From chronic back pain to bad posture… the little known muscle that could be to blame

0
11
From chronic back pain to bad posture... the little known muscle that could be to blame



IF you’re one of the millions of people in the UK that suffers with chronic back pain, a weak core, digestive problems or bad posture – then a little know muscle could be to blame.
The psoas muscle, pronounced so-ass, connects the spine to the top of the legs.
Natasha Harding The psoas muscle connects the spine to the top of the legs – and it could be to blame for your back ache
It allows us to bend our legs towards our chest, assists in moving the leg forward when we walk or run and enables us to bend over.
Sitting too long and make it tight, but activities like running, walking, cycling and even standing for too long can also make it strained.
But as it’s also connected to your fight or flight response – so the muscle will contract due to emotional or physical stresses.
So whether you’ve had a car accident, a bad fall or suffered a bereavement your psoas will tighten.
When you don’t release your psoas, it remains contracted and the end result is pain in your back.
If it becomes too tight it can pull the pelvis forwards creating increased strain on the lower back and discs, causing pain, inflammation, stiffness and immobilitySuzanne Riley Osteopath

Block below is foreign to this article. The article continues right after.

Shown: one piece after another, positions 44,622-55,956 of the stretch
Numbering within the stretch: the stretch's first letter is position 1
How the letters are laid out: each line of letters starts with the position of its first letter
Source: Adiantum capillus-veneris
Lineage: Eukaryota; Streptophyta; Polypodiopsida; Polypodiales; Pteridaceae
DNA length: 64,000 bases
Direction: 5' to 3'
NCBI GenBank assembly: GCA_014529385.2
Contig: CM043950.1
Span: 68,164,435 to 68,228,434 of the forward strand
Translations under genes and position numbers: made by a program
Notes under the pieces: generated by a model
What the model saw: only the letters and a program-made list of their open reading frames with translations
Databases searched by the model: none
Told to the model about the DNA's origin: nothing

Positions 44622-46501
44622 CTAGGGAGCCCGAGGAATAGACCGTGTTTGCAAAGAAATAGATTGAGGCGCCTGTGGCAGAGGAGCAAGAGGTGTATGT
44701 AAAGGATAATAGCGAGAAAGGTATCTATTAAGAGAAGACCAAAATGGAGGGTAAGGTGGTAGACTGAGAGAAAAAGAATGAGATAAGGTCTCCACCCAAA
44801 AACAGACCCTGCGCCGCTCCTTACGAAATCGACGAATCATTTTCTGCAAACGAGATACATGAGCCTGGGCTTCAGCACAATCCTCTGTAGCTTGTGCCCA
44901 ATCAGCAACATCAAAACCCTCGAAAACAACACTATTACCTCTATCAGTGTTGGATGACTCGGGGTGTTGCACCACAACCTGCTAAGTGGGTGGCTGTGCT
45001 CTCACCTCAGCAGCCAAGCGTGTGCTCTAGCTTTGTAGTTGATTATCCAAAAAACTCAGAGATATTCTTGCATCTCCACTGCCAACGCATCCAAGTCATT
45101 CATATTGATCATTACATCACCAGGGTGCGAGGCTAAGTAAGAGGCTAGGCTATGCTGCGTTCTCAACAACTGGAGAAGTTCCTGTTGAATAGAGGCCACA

However, some experts believe that all pain in the body can be tracked back to a contracted psoas.
Osteopathy Suzanne Riley explains: “As a powerful hip flexor and deep core muscle, the psoas is integral to our lower back health.
“If it becomes too tight it can pull the pelvis forwards creating increased strain on the lower back and discs, causing pain, inflammation, stiffness and immobility.
“The main cause of this shortening is prolonged periods of sitting. Stress is another big factor.
“Yoga is one of the best exercises for the psoas muscle, because not only does it improve body awareness, alignment and flexibility – it gives you the opportunity to both stretch and release the muscle.”
Kent-based Yoga teacher Natasha Harding reveals the simple way to release it…
How to release a tight psoas
Equipment needed: A chair, a slim yoga block or folded blanket
Place your chair in front of you and lie on your back. Inhale, exhale and swing your legs up so they’re resting on the chair.
If you’re tall and your, then turn the chair so that your legs aren’t cramped.
Rest your head on your support.
Lie like this for at least five minutes – it takes that time for the psoas to release.
Focus on breathing in and out through your nose and become conscious of your chest and abdomen rising on inhalation. Don’t force the breath to be slow, just allow it to find it’s own pace and rhythm.
Once you’re ready to come up, do so slowly. Bring your knees to your chest and pause for a few moments, then roll to your side and pause again.
Then when you’re ready use your hands to push yourself into a seated position.
That’s it. Simple.